(1918.4) 176:4.1 Of all the Master’s teachings no one phase has been so misunderstood as his promise sometime to come back in person to this world. It is not strange that Michael should be interested in sometime returning to the planet whereon he experienced his seventh and last bestowal, as a mortal of the realm. It is only natural to believe that Jesus of Nazareth, now sovereign ruler of a vast universe, would be interested in coming back, not only once but even many times, to the world whereon he lived such a unique life and finally won for himself the Father’s unlimited bestowal of universe power and authority. Urantia will eternally be one of the seven nativity spheres of Michael in the winning of universe sovereignty.
(1918.5) 176:4.2 Jesus did, on numerous occasions and to many individuals, declare his intention of returning to this world. As his followers awakened to the fact that their Master was not going to function as a temporal deliverer, and as they listened to his predictions of the overthrow of Jerusalem and the downfall of the Jewish nation, they most naturally began to associate his promised return with these catastrophic events. But when the Roman armies leveled the walls of Jerusalem, destroyed the temple, and dispersed the Judean Jews, and still the Master did not reveal himself in power and glory, his followers began the formulation of that belief which eventually associated the second coming of Christ with the end of the age, even with the end of the world.
(1918.6) 176:4.3 Jesus promised to do two things after he had ascended to the Father, and after all power in heaven and on earth had been placed in his hands. He promised, first, to send into the world, and in his stead, another teacher, the Spirit of Truth; and this he did on the day of Pentecost. Second, he most certainly promised his followers that he would sometime personally return to this world. But he did not say how, where, or when he would revisit this planet of his bestowal experience in the flesh. On one occasion he intimated that, whereas the eye of flesh had beheld him when he lived here in the flesh, on his return (at least on one of his possible visits) he would be discerned only by the eye of spiritual faith.
(1919.1) 176:4.4 Many of us are inclined to believe that Jesus will return to Urantia many times during the ages to come. We do not have his specific promise to make these plural visits, but it seems most probable that he who carries among his universe titles that of Planetary Prince of Urantia will many times visit the world whose conquest conferred such a unique title upon him.
(1919.2) 176:4.5 We most positively believe that Michael will again come in person to Urantia, but we have not the slightest idea as to when or in what manner he may choose to come. Will his second advent on earth be timed to occur in connection with the terminal judgment of this present age, either with or without the associated appearance of a Magisterial Son? Will he come in connection with the termination of some subsequent Urantian age? Will he come unannounced and as an isolated event? We do not know. Only one thing we are certain of, that is, when he does return, all the world will likely know about it, for he must come as the supreme ruler of a universe and not as the obscure babe of Bethlehem. But if every eye is to behold him, and if only spiritual eyes are to discern his presence, then must his advent be long deferred.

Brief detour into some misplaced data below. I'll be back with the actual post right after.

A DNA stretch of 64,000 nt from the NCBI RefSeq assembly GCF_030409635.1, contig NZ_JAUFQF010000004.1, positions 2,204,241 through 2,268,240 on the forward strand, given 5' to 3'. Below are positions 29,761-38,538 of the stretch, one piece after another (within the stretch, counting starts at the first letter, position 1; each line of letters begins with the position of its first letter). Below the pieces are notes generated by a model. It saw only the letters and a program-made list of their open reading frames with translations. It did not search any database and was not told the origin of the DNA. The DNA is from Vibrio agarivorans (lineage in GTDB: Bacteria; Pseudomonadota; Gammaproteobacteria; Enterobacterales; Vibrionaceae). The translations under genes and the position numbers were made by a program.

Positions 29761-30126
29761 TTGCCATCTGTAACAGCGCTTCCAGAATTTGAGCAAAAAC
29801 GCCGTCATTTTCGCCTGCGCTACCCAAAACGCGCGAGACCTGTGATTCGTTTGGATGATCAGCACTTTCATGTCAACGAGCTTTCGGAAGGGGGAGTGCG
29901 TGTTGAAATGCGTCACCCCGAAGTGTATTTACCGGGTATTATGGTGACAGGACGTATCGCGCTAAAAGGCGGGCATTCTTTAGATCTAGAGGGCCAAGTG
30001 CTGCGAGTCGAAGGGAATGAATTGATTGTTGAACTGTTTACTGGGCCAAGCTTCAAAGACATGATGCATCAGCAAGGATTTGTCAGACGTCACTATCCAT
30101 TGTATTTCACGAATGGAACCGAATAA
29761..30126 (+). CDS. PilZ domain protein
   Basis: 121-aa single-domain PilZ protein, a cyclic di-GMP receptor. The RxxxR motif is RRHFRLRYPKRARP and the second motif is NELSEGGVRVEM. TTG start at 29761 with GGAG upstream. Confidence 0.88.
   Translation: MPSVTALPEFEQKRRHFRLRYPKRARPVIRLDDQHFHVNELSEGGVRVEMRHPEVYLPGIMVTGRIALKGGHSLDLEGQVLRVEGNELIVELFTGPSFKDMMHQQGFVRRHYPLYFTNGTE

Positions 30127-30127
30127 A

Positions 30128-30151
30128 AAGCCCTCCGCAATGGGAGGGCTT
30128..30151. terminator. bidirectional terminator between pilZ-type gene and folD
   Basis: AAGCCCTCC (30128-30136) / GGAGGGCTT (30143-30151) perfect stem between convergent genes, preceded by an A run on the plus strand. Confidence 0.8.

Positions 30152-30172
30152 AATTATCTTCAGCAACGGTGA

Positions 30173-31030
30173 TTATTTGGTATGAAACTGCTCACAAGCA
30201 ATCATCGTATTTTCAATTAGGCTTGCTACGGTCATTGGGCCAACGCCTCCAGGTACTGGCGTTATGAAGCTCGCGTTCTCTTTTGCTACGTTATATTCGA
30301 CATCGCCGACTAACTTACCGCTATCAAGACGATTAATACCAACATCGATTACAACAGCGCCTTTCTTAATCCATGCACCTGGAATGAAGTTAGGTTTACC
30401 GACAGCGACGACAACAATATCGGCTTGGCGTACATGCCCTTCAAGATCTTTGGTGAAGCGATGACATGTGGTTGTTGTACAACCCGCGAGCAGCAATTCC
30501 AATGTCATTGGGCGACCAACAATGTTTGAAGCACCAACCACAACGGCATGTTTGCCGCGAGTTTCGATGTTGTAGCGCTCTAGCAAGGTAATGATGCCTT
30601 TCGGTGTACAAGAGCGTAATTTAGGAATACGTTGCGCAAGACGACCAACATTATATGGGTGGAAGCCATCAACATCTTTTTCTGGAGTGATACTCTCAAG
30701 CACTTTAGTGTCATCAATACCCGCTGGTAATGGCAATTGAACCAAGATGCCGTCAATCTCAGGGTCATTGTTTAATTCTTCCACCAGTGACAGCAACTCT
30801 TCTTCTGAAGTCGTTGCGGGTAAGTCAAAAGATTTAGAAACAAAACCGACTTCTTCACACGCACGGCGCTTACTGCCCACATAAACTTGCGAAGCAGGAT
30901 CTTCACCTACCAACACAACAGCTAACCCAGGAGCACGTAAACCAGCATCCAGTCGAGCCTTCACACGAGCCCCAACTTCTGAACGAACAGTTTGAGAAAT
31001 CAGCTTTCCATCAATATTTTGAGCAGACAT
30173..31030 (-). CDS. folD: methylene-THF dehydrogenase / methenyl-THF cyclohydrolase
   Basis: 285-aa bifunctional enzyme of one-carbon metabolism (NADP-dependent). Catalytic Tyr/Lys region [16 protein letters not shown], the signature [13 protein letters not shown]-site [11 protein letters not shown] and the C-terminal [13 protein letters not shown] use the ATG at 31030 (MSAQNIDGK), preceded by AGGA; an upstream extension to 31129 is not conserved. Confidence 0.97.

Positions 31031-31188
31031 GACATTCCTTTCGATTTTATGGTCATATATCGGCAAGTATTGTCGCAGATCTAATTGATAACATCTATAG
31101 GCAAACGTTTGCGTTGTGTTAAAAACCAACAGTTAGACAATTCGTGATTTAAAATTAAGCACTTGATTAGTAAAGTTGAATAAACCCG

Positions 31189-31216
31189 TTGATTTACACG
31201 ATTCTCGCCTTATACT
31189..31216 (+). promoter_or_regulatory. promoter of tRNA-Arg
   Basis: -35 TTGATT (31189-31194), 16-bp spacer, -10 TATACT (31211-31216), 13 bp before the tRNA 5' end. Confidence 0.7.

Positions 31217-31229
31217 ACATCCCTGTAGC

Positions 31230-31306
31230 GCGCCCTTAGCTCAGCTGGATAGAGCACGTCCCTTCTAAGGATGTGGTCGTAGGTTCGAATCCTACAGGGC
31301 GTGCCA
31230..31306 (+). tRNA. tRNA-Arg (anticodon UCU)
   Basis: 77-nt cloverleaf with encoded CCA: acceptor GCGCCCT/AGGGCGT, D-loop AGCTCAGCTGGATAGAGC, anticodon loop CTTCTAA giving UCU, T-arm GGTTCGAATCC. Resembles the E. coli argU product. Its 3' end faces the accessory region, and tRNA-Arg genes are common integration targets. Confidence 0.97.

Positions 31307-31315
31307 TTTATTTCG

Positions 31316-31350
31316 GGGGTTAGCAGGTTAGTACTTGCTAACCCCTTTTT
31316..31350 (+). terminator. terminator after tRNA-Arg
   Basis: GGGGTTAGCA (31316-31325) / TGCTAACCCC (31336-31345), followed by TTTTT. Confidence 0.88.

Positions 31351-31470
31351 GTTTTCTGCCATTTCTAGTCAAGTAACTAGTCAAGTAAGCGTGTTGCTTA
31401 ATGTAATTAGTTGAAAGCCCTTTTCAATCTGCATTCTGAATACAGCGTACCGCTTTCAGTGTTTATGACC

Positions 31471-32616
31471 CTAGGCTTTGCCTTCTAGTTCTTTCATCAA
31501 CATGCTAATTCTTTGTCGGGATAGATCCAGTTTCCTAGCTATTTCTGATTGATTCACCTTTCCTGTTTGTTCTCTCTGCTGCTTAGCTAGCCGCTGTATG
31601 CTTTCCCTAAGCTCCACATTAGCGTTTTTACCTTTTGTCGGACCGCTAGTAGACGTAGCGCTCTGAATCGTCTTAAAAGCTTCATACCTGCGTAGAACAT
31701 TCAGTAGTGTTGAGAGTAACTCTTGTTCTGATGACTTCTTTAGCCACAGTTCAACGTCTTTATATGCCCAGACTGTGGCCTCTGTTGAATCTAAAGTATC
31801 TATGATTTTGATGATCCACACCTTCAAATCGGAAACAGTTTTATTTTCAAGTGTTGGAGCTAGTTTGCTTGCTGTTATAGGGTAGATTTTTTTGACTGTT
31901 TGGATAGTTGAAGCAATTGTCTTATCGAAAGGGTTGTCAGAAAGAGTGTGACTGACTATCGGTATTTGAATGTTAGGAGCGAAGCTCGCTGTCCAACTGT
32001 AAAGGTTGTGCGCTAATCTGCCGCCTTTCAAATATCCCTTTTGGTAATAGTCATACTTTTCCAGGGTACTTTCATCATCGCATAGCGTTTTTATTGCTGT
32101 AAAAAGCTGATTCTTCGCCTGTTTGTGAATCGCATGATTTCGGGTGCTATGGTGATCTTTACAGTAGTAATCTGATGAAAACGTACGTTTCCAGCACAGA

(1919.3) 176:4.6 You would do well, therefore, to disassociate the Master’s personal return to earth from any and all set events or settled epochs. We are sure of only one thing: He has promised to come back. We have no idea as to when he will fulfill this promise or in what connection. As far as we know, he may appear on earth any day, and he may not come until age after age has passed and been duly adjudicated by his associated Sons of the Paradise corps.
(1919.4) 176:4.7 The second advent of Michael on earth is an event of tremendous sentimental value to both midwayers and humans; but otherwise it is of no immediate moment to midwayers and of no more practical importance to human beings than the common event of natural death, which so suddenly precipitates mortal man into the immediate grasp of that succession of universe events which leads directly to the presence of this same Jesus, the sovereign ruler of our universe. The children of light are all destined to see him, and it is of no serious concern whether we go to him or whether he should chance first to come to us. Be you therefore ever ready to welcome him on earth as he stands ready to welcome you in heaven. We confidently look for his glorious appearing, even for repeated comings, but we are wholly ignorant as to how, when, or in what connection he is destined to appear.